A day-to-day strive
Sunday, Jun 1, 2014

Leave Cali day 40

I finish up the repairs on my 1979 Sportster. Timing, a new brake master cylinder, electrical. pdf version
After getting the new cylinders and pistons in the 1979 Sportster, I needed to get it running after it sat for many years, after burning a piston coming back from the Hollister motorcycle run. This is a highlight reel, I will do all the steps over on my Harley website. One day. Soon. Meanwhile, there are lots of little odds and ends to get the 1979 Sporty up and running.. I'd like to say everything went well, but I had a leak where I had put the oil pump in the previous session. So stay tuned where tomorrow I will pull the pump, and get it remounted nice and tight. Like many of my bikes, this one is custom. A Sumax oil tank, a frame mounted footpeg with a home-brew rear master cylinder, and 1972 super quiet mufflers for when I move to the retirement community.
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The tank goes on. I later learned the petcock was bad and it leaked the tank into the carb.
I get the electronic ignition hooked up. It might not be smart, a Dyna ignition may have been what burned the piston. Not enough advance.
The sparkplugs come out so I can time ignition.
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I back out the timing plug.
Kick-start bikes are fabulous, you can turn the engine over to time it with the kickstarter. Without a kicker, you have to spin the tire.
A finger over the front spark plug holes tells you when the compression  stroke is starting.
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Bumping the kicker with a straight-slot screwdriver up against the flywheel finds the mark when the screwdriver falls into the slot.
This is the timing mark for iginition timing.
I also check out top-dead-center (TDC) to make sure I have the right mark.
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This is the TDC mark. The marks change over the years, make sure you have the right ones.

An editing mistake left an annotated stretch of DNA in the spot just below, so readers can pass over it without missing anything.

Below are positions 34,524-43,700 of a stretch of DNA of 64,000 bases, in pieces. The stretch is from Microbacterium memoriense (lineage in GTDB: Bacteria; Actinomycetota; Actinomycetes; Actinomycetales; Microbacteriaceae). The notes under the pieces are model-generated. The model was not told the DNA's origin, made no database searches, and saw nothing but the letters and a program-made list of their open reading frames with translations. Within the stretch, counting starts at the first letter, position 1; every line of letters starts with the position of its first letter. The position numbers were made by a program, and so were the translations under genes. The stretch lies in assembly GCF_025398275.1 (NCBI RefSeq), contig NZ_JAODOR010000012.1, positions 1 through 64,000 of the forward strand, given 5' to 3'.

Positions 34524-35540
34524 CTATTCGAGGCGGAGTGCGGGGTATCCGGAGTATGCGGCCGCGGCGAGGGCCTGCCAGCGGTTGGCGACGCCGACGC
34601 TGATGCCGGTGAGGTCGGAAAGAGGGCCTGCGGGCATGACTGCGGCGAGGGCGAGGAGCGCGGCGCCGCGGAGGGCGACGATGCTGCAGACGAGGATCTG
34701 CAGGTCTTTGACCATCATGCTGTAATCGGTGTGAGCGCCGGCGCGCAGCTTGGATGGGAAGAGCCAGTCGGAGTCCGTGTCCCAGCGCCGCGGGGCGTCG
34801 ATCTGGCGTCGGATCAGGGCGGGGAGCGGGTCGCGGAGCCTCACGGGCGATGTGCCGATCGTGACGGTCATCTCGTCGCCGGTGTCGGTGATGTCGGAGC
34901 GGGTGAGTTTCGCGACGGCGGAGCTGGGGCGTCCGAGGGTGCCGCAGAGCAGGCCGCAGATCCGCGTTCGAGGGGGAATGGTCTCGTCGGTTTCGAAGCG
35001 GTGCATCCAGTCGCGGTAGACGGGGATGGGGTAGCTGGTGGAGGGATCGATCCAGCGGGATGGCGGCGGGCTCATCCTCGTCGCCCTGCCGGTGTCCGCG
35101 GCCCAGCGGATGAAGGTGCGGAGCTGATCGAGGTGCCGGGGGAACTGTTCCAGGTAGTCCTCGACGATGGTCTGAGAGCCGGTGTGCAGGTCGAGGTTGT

I static time the HDE-3 electronic ignition. It might have enough advance to not burn pistons.
The timing plug gets its O-ring checked, some anti-seize, and gets run in, not too tight.
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The spark plugs go back in and get the wires connected.
This Arlen Ness master cylinder was nothing but problems. I tossed it, it was that bad.
I replace it with a factory late-model master cylinder. It won't leak or bind.
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The throttle cable goes in. A factory throttle grip since they work.
I put the high-beam switch in the Bates-style headlight. I needed to fix the wires.
The bike coming off the desk with the hoist. Yeah, I moved the hoist to Florida, I still use it.
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I have learned to wipe down the exhaust with brake cleaner so the pipes don't smoke.
The desk gets pushed aside, and the bike can come down. Everything in the room got moved.
The dirt shows how many years this bike sat. Unhappy with local shops, I bought new jugs.
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I put those nice long mirrors you can see past your shoulder with.
I bleed the master cylinder.
The bike goes into the garage with the other Sportsters and a 1952 K-model. Not quite done, the oil pump leaked overnight.
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The side room is finally empty of motorcycles I needed to fix. Most stuff boxed, ready to move.
I neglected a lot of personal maintenance while getting ready to move. These shoes look OK...
They look good until you turn them over. Worse yet, this was just one pair.
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This was another pair I used.
They are shot too. The lefts wear out since that is the foot I put down on the motorcycle.
And a good day-- I filled the garbage to the brim this time, cleaning out odds and ends in the house. I tried to fill it every week.
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Bottom of first column This is the end.